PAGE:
A rational proposal

François Pinard pinard at iro.umontreal.ca
Mon Dec 20 23:51:13 CET 2004


[Batista, Facundo]

> To convert a Decimal to Rational, [...]

Hi, people.  I am not closely following this thread and do not know if this
has been discussed before.  Sorry if I'm repeating known arguments...

Decimal to Rational is easy.  The interesting problem is how to best
convert a float to Rational.  For example, do we want pi (3.1415926...)
converted as 3, 22/7 or 355/113?  This pretty much depends of the error
we are ready to tolerate.  We do not always want a hairy Rational.

Given a tolerance, the question is to find the "simplest" Rational
corresponding to a float.  I once needed to solve that particular
problem, and gave myself a Rational type merely (I called it Fraction).
Let me append it here, in case it could be useful to your project.  If
you provide the constructor with a float and no tolerance, it should yield
the best possible Rational for the float representation on that machine.

-- 
François Pinard   http://pinard.progiciels-bpi.ca
-------------- next part --------------
#!/usr/bin/env python
# Copyright ? 2000 Progiciels Bourbeau-Pinard inc.
# Fran?ois Pinard <pinard at iro.umontreal.ca>, 2000.

def Fraction(num, den=1, tolerance=0):
    """\
Return the _simplest_ fraction approximating NUM/DEN, given that the
approximation error may not exceed TOLERANCE.  The returned fraction
has a special type which may be used in later numeric computations.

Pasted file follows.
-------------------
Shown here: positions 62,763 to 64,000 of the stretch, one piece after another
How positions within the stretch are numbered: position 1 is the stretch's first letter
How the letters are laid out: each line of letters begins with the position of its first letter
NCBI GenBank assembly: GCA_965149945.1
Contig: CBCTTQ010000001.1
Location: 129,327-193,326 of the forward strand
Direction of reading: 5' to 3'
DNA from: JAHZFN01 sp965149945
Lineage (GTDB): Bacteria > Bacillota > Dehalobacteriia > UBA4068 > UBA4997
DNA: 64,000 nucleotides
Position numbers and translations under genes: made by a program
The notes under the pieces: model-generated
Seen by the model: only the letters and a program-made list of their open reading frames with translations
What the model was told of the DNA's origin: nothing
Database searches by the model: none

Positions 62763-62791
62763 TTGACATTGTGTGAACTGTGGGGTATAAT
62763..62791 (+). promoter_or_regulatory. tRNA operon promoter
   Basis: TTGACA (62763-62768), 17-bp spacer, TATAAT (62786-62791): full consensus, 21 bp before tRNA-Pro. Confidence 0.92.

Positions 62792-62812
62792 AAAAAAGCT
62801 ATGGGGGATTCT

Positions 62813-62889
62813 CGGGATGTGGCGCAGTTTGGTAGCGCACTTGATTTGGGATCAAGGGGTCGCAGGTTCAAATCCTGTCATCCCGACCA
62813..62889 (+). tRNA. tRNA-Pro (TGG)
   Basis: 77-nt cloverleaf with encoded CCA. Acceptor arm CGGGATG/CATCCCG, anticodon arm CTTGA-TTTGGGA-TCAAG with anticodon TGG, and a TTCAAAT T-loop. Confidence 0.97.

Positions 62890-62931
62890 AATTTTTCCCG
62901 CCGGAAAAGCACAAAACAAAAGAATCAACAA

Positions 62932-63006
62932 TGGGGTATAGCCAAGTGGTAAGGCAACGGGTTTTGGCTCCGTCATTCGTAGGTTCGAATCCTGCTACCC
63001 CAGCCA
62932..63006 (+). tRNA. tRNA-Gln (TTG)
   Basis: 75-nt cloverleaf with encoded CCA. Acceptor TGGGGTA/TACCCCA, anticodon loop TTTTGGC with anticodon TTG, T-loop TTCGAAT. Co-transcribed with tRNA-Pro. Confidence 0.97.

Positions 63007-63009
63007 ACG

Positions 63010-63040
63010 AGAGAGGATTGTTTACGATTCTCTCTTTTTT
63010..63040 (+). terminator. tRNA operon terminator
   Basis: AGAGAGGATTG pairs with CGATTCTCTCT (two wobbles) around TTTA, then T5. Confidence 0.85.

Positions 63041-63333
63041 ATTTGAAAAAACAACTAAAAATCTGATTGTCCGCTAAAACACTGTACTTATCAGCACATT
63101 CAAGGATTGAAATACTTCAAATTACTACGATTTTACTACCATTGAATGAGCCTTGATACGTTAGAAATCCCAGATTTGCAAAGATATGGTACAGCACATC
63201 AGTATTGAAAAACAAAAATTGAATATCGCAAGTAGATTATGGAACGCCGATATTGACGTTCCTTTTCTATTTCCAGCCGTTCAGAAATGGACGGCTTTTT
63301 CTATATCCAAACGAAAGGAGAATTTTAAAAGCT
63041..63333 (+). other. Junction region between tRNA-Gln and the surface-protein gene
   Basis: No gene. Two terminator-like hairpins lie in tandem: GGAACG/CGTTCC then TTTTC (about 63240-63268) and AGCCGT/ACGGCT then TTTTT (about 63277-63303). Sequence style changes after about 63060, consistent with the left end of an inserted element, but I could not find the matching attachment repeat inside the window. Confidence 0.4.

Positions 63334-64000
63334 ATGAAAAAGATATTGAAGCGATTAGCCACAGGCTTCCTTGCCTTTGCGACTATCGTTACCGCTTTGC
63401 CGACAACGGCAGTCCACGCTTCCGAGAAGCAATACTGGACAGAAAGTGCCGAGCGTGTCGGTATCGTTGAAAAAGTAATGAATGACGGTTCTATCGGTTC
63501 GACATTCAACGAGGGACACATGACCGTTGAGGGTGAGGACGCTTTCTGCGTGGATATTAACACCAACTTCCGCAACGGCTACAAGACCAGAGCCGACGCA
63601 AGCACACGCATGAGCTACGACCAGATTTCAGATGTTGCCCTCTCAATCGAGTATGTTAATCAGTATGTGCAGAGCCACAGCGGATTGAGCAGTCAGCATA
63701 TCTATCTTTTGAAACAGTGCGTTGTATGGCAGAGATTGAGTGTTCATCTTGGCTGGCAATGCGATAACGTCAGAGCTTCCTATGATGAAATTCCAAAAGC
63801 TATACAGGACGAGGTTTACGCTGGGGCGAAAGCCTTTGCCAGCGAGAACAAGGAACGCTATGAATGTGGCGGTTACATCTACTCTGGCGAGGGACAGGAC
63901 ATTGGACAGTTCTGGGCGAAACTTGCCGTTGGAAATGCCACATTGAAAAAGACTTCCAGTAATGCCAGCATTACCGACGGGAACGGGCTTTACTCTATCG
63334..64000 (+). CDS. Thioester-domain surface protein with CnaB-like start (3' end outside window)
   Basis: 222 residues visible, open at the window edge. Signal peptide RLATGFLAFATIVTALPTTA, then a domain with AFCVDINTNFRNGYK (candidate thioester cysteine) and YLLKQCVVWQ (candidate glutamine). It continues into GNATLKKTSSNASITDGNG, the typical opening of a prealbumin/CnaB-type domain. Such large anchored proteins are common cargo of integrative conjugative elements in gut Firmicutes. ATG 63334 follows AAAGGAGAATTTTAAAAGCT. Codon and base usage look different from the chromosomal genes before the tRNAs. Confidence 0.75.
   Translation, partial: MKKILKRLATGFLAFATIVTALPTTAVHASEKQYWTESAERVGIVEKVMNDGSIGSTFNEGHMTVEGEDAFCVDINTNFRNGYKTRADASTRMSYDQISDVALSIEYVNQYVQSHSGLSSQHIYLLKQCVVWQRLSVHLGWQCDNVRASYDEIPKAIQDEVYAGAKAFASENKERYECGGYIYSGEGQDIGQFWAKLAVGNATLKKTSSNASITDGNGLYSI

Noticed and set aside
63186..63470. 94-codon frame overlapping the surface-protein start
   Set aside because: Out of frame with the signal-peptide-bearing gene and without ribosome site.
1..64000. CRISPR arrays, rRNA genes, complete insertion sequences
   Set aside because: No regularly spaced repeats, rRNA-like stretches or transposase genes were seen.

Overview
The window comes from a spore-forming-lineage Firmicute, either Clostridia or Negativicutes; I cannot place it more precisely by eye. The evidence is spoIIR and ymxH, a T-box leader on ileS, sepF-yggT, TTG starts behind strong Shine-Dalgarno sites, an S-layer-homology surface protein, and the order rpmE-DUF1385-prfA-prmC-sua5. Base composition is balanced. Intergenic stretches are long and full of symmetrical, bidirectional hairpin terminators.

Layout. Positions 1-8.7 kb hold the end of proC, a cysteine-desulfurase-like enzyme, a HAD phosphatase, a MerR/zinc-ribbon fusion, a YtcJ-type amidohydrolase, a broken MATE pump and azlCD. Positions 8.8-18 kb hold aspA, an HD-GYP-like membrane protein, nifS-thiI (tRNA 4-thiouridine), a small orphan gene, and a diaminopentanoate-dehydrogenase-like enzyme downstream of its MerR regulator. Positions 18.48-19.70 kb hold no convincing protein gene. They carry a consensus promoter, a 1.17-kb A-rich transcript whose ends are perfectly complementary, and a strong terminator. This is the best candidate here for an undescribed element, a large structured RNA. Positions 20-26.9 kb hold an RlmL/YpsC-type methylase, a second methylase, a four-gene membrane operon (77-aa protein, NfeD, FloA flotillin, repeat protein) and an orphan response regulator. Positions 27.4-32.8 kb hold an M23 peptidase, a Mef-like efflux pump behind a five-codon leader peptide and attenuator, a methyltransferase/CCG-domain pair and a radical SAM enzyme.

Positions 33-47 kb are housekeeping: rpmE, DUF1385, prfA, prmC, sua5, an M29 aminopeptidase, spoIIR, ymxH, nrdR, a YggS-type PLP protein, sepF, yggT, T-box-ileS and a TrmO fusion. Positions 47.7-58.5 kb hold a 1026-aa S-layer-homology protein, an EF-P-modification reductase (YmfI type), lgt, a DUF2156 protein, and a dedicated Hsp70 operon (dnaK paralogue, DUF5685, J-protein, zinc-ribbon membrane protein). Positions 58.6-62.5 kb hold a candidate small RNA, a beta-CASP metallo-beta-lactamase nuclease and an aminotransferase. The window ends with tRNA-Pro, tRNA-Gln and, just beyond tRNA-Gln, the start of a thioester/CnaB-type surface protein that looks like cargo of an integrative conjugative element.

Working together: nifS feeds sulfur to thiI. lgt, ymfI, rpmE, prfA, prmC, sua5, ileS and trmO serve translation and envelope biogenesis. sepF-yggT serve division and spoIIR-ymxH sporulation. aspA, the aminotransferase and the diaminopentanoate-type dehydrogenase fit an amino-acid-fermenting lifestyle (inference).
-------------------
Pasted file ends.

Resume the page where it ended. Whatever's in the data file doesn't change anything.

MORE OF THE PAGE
"""
    if type(0.) in (type(num), type(den)):
        num, den = num/den, 1L
        while long(num) != num:
            num, den = 2.*num, 2L*den
        num = long(num)
    elif den < 0:
        num = -num
        den = -den
    d = gcd(abs(num), den)
    value = SimplifiedFraction(num/d, den/d)
    if tolerance > 0:
        value = ContinuedFraction(value, tolerance).simplify()
    return value

class SimplifiedFraction:
    triples = 0                         # set to 1 for a:b:c printing

    def __init__(self, num, den):
        self.num = num
        self.den = den

    def __repr__(self):
        num = self.num
        den = self.den
        if den == 1:
            return '%.f' % num
        if self.triples:
            if num > 0 and num > den:
                return '%.f:%.f:%.f' % (num / den, num % den, den)
            if num < 0 and -num > den:
                return '-%.f:%.f:%.f' % (-num / den, -num % den, den)
        return '%.f:%.f' % (num, den)

    def __coerce__(self, other):
        if isinstance(other, SimplifiedFraction):
            return self, other
        if type(other) in (type(0), type(0L)):
            return self, SimplifiedFraction(other, 1)
        if type(other) is type(0.):
            return float(self), other

    def __int__(self):
        if self.num < 0:
            return -(-self.num / self.den)
        return self.num / self.den

    def __float__(self):
        return float(self.num) / float(self.den)

    def __neg__(self): return SimplifiedFraction(-self.num, self.den)
    def __pos__(self): return self